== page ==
Lanterns, candles and calls for peace illuminated the City of Light on Sunday as Paris mourned 130 people killed one year ago in attacks throughout the city.
November 13, 2015, was like any other day for Georges Salines: Work, a lunchtime swim with his daughter Lola, watching the news on TV, and an early night. He had no idea, until the phone rang, jolting him from his sleep, that his world was about to change forever.
“I went to bed … without knowing what was going on in the streets of Paris,” he recalls. “I was woken up by a phone call in the middle of the night, from my eldest son, who knew that his sister was at the Bataclan.”
Salines’ 29-year-old daughter, Lola, had gone to a concert at the Bataclan by US rock band the Eagles of Death Metal. Midway through the show, ISIS-linked gunmen opened fire on the audience and detonated suicide vests; 90 people were killed in the raid, one of a series of coordinated attacks across Paris.
Unable to reach her, the family spent hours trying to find out what had happened to Lola, calling emergency help lines and hospitals, even the morgue, but nobody could tell them if she was alive. Then the worst news, delivered in the worst way: They discovered via social media that she had been killed.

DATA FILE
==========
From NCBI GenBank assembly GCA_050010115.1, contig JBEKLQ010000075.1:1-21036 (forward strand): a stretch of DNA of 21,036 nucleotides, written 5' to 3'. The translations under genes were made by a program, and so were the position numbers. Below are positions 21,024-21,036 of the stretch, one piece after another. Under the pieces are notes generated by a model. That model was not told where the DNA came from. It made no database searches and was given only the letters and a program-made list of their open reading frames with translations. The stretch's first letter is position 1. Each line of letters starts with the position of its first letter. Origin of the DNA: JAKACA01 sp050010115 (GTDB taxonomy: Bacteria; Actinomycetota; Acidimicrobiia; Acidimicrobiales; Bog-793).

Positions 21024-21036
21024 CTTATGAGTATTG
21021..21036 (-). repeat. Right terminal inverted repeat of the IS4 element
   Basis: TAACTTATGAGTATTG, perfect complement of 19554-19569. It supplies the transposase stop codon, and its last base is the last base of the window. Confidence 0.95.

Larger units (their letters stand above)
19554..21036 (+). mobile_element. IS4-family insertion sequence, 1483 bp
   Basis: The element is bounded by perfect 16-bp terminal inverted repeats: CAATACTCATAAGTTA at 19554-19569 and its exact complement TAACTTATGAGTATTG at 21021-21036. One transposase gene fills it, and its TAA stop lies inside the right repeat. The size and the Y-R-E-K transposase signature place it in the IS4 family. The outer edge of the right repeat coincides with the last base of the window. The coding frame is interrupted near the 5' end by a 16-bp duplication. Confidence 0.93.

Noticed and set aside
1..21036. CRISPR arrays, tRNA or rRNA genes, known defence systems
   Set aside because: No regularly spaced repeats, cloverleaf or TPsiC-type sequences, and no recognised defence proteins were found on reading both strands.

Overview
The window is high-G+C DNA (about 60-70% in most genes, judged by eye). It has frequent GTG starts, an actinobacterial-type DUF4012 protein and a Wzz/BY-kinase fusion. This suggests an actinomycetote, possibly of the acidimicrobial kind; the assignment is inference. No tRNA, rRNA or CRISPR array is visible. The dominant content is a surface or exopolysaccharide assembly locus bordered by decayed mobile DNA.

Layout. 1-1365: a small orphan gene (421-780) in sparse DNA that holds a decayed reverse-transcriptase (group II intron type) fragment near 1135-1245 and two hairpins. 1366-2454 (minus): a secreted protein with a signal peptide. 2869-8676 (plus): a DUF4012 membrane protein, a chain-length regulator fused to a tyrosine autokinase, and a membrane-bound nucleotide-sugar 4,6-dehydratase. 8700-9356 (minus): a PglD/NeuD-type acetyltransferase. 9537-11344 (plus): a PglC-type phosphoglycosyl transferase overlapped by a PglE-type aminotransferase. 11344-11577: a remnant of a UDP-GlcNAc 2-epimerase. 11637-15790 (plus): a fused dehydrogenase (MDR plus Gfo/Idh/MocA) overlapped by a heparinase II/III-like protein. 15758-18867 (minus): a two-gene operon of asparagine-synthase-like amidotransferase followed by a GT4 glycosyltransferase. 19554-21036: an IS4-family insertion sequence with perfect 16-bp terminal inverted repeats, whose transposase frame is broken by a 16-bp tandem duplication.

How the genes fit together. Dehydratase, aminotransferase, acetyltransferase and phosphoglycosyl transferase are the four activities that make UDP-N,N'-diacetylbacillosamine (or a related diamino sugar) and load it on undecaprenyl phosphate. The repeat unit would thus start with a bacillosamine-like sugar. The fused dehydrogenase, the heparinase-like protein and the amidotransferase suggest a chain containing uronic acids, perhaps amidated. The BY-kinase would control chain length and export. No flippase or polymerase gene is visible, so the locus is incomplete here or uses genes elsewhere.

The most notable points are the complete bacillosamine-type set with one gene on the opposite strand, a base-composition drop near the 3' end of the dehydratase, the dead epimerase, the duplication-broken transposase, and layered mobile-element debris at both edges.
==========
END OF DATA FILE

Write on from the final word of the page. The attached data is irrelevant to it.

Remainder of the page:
“I hope she didn’t suffer or see her death coming,” her father says.
‘We shall not forget them’
French President Francois Hollande unveiled plaques at attack sites in the city — at the Stade de France, outside the Petit Cambodge restaurant, in the Boulevard Voltaire, and at the Bonne Biere and Belle Equipe cafes.
At the Bataclan, the President tore down a French flag to reveal the memorial, as the names of all 90 who perished there were read aloud in solemn ceremony.
It followed an emotional performance on Saturday night by musician Sting, a fundraiser for victim support charities at the newly opened Bataclan. He began with the words: “We shall not forget them.”